Muslims complain constantly that their faith is always – and unjustifiably – associated with terrorism. Many people believe that Islam is inextricably linked to violence and right wing demagogues like the Netherlands’ Geert Wilders have called the Quran an inspiration for intolerance, murder and terror.
Look, we have to acknowledge that the vast majority of terrorist attacks carried out today are perpetrated by individuals claiming to act in the name of Islam. But Islam is not inherently violent any more – or any less – than any other faith. We have seen violence carried out in the name of numerous religions across time. Whether it is Christian Crusaders against Muslims and Jews, or Hindus in India against Muslims, or Buddhists in Myanmar against Muslims, or Orthodox Christians in the former Yugoslavia against Bosnian Muslims (hmm, is there a pattern here?), extremists can derive justification and exhortation from just about any divine source.
And this extends to those who are Jewish as well.
I got thinking about intolerance and extremism the other day in the wake of the CBC report about an Orthodox Jewish man who – it appears – did not want to sit beside a woman on a Porter Airlines flight and asked another passenger to be moved to accommodate his desire – see story here (some ultra Orthodox Jews demand gender separation on public conveyances). This reminded me of an incident back in 2006 when a YMCA in Montreal installed frosted windows so that the students at a neighbouring yeshiva did not have to see women in spandex exercising (the yeshiva apparently paid for the change, but that is besides the point, isn’t it?).
So, what to make of this? My late mother always advised me never to talk about religion because someone is bound to get offended (I clearly did not listen as I specialised in religious-based radicalisation as a career!). So, my mother’s words notwithstanding, it is hard to not see these incidents as examples of religious extremism. One person or group demands that another person or group act in a certain way because the former’s religion mandates a certain behaviour that has to be imposed on everyone, non-believers included. That, to me, is extreme.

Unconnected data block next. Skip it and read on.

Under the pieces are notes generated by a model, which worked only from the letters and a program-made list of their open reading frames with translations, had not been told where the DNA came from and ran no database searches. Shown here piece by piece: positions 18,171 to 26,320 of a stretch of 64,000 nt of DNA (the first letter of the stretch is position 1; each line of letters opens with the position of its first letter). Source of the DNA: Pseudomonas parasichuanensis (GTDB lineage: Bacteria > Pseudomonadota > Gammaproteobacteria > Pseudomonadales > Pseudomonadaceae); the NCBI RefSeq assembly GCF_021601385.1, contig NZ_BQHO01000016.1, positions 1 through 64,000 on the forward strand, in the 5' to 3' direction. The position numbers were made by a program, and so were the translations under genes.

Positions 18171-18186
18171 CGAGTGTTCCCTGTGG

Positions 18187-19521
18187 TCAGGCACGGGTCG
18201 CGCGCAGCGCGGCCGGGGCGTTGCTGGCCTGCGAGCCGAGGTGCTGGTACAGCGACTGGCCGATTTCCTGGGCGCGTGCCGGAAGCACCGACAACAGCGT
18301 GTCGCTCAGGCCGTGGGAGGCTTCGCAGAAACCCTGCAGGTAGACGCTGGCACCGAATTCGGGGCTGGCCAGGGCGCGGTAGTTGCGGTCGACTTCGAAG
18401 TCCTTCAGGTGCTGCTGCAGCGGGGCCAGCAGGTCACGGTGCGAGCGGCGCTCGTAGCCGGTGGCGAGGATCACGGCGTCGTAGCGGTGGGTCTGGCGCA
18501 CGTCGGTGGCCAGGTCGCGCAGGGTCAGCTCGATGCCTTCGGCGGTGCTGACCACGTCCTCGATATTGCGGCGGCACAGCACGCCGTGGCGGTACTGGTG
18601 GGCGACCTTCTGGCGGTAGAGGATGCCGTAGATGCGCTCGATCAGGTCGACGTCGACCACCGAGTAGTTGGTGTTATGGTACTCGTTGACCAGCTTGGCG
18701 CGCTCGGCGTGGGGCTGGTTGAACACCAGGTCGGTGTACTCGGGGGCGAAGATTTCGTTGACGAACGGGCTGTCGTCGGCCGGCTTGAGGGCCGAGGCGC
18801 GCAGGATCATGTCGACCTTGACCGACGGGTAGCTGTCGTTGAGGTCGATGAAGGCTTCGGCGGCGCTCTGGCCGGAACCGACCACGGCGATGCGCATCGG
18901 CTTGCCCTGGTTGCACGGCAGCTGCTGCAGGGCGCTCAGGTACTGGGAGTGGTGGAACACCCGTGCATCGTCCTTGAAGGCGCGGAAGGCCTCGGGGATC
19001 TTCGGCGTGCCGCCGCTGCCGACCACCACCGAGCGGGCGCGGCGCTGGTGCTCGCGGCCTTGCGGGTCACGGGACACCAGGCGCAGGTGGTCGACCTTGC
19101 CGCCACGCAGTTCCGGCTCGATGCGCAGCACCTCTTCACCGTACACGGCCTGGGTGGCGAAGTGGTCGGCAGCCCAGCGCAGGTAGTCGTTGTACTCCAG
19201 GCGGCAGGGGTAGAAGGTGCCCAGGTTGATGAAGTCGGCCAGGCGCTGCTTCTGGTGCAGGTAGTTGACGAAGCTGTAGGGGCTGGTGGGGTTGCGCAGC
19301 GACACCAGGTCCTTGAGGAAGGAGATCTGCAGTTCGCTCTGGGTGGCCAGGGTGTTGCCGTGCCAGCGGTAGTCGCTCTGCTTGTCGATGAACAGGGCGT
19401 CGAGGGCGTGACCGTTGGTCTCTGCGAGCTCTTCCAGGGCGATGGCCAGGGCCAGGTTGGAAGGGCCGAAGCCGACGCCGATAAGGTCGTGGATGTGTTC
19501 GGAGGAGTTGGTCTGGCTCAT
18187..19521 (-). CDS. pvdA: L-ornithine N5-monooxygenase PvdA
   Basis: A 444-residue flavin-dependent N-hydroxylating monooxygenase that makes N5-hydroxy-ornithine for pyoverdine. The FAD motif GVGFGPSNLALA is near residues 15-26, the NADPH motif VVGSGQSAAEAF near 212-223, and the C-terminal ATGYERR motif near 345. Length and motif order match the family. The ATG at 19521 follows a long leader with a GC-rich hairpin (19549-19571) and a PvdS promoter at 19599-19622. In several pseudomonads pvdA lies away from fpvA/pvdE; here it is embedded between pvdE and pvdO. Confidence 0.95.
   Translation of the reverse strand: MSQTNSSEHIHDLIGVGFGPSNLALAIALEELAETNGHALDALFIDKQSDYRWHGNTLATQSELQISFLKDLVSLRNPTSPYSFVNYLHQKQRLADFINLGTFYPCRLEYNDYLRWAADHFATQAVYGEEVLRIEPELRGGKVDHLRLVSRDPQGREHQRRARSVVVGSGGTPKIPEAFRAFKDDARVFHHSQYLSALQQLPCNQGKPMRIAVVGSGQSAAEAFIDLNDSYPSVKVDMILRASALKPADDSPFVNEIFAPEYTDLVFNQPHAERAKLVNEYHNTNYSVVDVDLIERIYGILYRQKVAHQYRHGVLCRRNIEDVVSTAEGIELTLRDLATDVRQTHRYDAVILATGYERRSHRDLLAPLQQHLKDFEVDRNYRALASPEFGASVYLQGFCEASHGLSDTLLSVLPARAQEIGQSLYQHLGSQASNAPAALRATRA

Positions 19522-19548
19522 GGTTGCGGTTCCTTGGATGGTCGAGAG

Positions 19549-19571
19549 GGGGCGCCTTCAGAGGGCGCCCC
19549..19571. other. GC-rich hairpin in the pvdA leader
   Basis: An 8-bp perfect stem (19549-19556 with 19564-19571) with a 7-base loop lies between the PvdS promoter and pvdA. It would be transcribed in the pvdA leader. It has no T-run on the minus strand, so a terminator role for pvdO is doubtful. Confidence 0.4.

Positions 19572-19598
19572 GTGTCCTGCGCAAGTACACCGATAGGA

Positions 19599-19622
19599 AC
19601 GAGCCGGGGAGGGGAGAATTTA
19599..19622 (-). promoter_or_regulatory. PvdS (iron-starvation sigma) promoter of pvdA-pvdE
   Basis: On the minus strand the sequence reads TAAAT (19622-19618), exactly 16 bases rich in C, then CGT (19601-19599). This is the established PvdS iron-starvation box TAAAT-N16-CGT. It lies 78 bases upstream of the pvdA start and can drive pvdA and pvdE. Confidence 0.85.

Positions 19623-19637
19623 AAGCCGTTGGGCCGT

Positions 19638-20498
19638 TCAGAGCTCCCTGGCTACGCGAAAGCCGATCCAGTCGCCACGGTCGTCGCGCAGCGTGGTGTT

In fact, there is little to separate this form of behaviour from what we see happening in the Islamic State.
Excuse me?? Am I comparing a slight inconvenience (changing seats or windows) to beheadings and throwing gay people off buildings? No, but I am comparing what the members of IS do to what happened in Jerusalem yesterday where an Orthodox Jew, Yisai Schlissel, knifed six people at a Gay Pride event (see story here), apparently because he was offended by public displays of homosexuality. The fact that the same man had carried out a similar attack in 2005 shows that his motivation was not spontaneous.
This is an isolated incident, right? Nope. Remember Baruch Goldstein? He was the US-born Jewish extremist who massacred 29 mosque goers in Hebron in 1994 (and wounded 125) before some survivors beat him to death. Goldstein, who is seen as a hero, not a terrorist, by some, apparently thought that he had to preemptively kill Arabs before they killed Jews.
And there have been similar acts of terrorism in the West Bank by settlers every bit as extreme as Baruch Goldstein or Yisai Schlissel. Another extremist assassinated Israeli PM Yitzhak Rabin in 1995 (and he too is seen as a hero by some). In fact, the threat of Jewish extremist violence is so great that former heads of the Israeli domestic intelligence service, Shin Bet, have stated that more needs to be done to thwart it (see here).
Okay, what to make of all this? Simply that the terms religious extremism or religious terrorism have to be used to describe incidents regardless of the type of faith involved. Anyone who invokes God to justify killing someone else is a religious extremist. It is not complicated.
Let’s not go to extremes trying to explain away religious violence.